Pacelli High School participates in Day of Prayer

Published 12:00 am Saturday, May 3, 2003

Pacelli High School students contributed to a national prayer effort Thursday, with intentions of peace underlying rosary meditation.

Religion teacher Frank Vorlicek arranged the four morning sessions in celebration of the National Day of Prayer, a day where people of many faiths combined their efforts across the nation, asking God to guide the country and leaders at all levels in all communities.

Vorlicek said the students responded well.

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"I thought the kids, in general, were very sincere," he said. "They realized the significance of prayer in life in the real world, outside the context of themselves."

"I think prayer makes a big difference now with the war, just having (the soldiers) in your prayers," Junior T.J. Parlin said.

Peace was the theme for the students, but many offered up special intentions. Vorlicek said it was obvious from the intentions how significant family members are to the students.

Junior Katie Austin prayed for people suffering from depression.

"That's in my family," she said. "It's hard to see people going through this, so that is my focus."

Vorlicek took advantage of the opportunity to teach some of the classes about the Mysteries of Light, five events from Jesus' life that were recently added as a meditation focus. They read the corresponding scripture passages as they prayed.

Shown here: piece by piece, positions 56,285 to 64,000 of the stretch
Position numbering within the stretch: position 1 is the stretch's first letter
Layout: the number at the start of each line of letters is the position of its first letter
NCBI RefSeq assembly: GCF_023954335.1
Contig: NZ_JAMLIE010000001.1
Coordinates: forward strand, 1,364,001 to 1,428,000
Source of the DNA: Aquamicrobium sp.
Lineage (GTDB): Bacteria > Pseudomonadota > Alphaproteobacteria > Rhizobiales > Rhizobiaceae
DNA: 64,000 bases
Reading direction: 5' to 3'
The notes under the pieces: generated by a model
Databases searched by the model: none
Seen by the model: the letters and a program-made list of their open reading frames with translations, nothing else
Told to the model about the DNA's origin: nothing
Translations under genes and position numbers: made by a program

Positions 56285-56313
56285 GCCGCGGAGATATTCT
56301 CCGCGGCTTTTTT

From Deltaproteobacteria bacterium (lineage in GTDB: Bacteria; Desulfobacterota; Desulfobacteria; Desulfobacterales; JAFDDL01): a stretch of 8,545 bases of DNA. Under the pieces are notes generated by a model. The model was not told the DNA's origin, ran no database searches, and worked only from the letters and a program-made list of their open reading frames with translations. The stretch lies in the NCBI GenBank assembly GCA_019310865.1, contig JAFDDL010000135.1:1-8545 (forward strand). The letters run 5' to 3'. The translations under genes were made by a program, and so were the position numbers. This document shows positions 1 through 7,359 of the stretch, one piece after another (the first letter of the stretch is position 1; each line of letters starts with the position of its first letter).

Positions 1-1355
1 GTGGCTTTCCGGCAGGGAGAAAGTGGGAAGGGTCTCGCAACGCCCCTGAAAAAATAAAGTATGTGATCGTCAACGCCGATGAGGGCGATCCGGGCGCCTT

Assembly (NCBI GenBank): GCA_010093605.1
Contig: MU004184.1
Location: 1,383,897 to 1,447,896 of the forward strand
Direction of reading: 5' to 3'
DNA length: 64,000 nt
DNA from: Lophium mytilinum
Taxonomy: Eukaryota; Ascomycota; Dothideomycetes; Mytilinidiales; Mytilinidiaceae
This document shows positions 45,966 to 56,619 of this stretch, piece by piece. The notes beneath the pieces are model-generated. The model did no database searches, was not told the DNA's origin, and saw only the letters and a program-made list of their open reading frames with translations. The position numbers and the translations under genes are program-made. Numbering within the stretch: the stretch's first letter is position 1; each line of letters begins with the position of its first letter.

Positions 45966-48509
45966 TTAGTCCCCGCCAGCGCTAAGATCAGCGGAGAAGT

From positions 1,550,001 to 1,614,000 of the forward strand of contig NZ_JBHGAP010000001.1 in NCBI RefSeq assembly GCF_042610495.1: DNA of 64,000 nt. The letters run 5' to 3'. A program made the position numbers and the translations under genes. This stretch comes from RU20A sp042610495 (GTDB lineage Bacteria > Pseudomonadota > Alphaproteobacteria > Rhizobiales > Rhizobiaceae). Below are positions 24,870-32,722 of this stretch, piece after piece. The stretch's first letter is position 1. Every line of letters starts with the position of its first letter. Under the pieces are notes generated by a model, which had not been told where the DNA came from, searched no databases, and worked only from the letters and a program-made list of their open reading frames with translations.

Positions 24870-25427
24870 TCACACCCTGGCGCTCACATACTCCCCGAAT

"I felt that none of them were really acquainted with the rosary that well, and the Mysteries of Light are so new, I thought it would be nice to emphasize them," Vorlicek said.

Sophomore Jessica Snyder said the rosary is a good way to pray because it involves everyone.

"I think more people participate in it because it's all set out for you," she said.

"I think it gave them a perspective on something that many people consider to be out-dated," Vorlicek said. "I think they realized that the rosary is a beautiful form of prayer."

Junior John Corkill said he is glad that, as a student in the Catholic School System, he has the opportunity to pray during school hours. He said teachers will often let students go to pray if they need some private time.

"Every once in a while you have bad days, and you just go up to the chapel for 15 or 20 minutes and then you go back to class," he said.

He finds a lot of comfort in prayer.

"It's a soothing thing that someone's up there listening to you," he said.

Matt Merritt can be reached at 434-2214 or by e-mail at